For Never & Ever Forever: Kill Hannah, Ima Robot and the Sounds in St. Louis
By
J. Gordon
3/3/2004 4:47:01 PM

For a Tuesday night all-ages show, the joint was jumping at St. Louis’ Mississippi Nights for Ima Robot, Kill Hannah and The Sounds, and anyone there couldn’t sit still if they tried.

Ima Robot opened the festivities with their instruments straight out of Devo-ville and a lead singer with a voice like Johnny Rotten. This young five-piece band from LA captivated the kids with high energy and personality that made up for any lack of originality and predictable lyrics (“won’t you break my heart/ you’re tearing me apart”? Come on, you can do better than that, boys!). Some cool, groovy vibes do sneak through Ima Robot’s electronic oeuvre, however, and strong pop melodies dig their way out of the jerky singing and rib-shaking percussion. There’s even a smattering of (God forbid) disco to mix things up. A band with promise and talent, with a few years of experience under their robotic touring belts they could really be something. And it’s refreshing to get away from hip-hop and aggressive rock/metal every now and then.

The Chicago-based Kill Hannah was up next, with lead singer Mat Devine’s all new band and one less ‘T’ in his name since the days of old when KH headlined Night Times’ Bash for Cash (1997). Mat’s got one of the coolest voices and acts in music today; a boyish seducer with stage appeal that bridges Trent Reznor’s dark, fist-pumping rage with the dash and make-up of Adam Ant. Kill Hannah proves better than anyone that the Glam rock sound is not only not dead--but dead-on fantastic and still sounding fresh.

In this Mississippi Nights set, the vocals were unfortunately a bit buried in the sound, so if you really want to get all the cool words, electronic excitement, and misty elegance of Kill Hannah, then purchasing their new CD, For Never & Ever [Atlantic Records] is a must.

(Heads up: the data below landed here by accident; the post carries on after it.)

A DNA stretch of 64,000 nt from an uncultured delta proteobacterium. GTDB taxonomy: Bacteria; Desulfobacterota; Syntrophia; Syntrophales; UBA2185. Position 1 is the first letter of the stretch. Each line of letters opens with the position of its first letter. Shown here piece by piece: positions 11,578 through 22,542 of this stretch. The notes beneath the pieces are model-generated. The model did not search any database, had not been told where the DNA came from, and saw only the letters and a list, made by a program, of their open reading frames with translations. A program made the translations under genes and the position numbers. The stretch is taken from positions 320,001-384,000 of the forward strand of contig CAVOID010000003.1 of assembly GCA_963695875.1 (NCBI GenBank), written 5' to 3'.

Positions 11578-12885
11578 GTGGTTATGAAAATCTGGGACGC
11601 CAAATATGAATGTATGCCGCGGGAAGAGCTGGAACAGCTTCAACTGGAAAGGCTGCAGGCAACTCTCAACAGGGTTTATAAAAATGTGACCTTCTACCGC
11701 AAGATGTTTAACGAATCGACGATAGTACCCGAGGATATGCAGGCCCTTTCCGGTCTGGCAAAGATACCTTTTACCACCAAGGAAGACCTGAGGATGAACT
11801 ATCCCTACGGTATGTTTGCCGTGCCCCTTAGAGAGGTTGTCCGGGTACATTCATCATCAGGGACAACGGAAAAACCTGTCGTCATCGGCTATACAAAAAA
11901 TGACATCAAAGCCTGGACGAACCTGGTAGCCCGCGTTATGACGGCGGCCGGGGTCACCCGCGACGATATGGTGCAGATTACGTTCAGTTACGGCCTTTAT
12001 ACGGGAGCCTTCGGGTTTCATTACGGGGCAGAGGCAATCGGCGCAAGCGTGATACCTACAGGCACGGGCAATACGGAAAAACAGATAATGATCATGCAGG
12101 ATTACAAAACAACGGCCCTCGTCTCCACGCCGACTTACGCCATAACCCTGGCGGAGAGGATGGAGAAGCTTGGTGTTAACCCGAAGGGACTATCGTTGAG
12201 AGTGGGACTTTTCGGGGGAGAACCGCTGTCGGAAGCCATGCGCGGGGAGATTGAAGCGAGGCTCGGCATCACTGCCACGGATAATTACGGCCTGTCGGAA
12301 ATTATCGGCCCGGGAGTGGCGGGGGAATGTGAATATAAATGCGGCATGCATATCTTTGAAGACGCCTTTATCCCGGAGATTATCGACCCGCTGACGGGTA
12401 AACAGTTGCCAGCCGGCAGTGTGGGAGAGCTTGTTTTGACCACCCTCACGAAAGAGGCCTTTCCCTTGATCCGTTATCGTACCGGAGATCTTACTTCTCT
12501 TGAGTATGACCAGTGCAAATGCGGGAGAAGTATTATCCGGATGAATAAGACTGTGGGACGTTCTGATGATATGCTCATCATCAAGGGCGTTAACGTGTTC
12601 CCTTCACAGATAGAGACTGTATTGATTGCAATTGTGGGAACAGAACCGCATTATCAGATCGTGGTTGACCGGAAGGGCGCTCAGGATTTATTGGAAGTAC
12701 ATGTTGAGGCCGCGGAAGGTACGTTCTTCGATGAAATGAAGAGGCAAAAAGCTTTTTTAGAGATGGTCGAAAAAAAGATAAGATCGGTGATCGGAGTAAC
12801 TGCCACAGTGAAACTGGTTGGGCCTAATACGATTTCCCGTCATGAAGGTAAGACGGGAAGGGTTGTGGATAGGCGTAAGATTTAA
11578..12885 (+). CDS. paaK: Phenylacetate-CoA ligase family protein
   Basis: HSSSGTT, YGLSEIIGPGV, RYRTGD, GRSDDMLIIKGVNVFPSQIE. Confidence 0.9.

Doing most of the eleven potential hit-tracks from the new CD, Kill Hannah heated a crowd warmed up by Ima Robot into a roiling fury. “Ten More Minutes with You,” their third song of this set, was so powerful live that we were afraid it might be the encore (what a perfect encore song it would be). After “They Can’t Save Us Now,” Mat humbly told the audience, “Our manager keeps saying, ‘St. Louis is so fucking close! It should be your second home!’ And we’d like it to be, if you’ll have us.”

After “From Now On,” “Raining All The Time,” and “Unwanted,” Mat said, “We’re breaking out an old one just for the kids who believed in us for so long,” and played the not-often heard, “Crybaby,” before closing with the radio smash, “Kennedy.” During that last song, Mat worked the crowd like a pro, shaking hands from the audience like a used car salesman as he sang; and patting his bandmates on the head, one by one. If Kill Hannah continues to get the boost of radio and the continued adoration of clubgoers who see them, only the greatest future is ahead.

Honestly, are all Swedes this gorgeous? The Sounds, from Sweden (duh!), closed the show with their retro punk-pop dance numbers, very much in the spirit of 80s bands like Berlin and Blondie. Choreographed attitude, playful snarling and coy flirtation filled the set. Fun? Sure, but we are still tripping over Kill Hannah, and will likely be --forever and ever.

 

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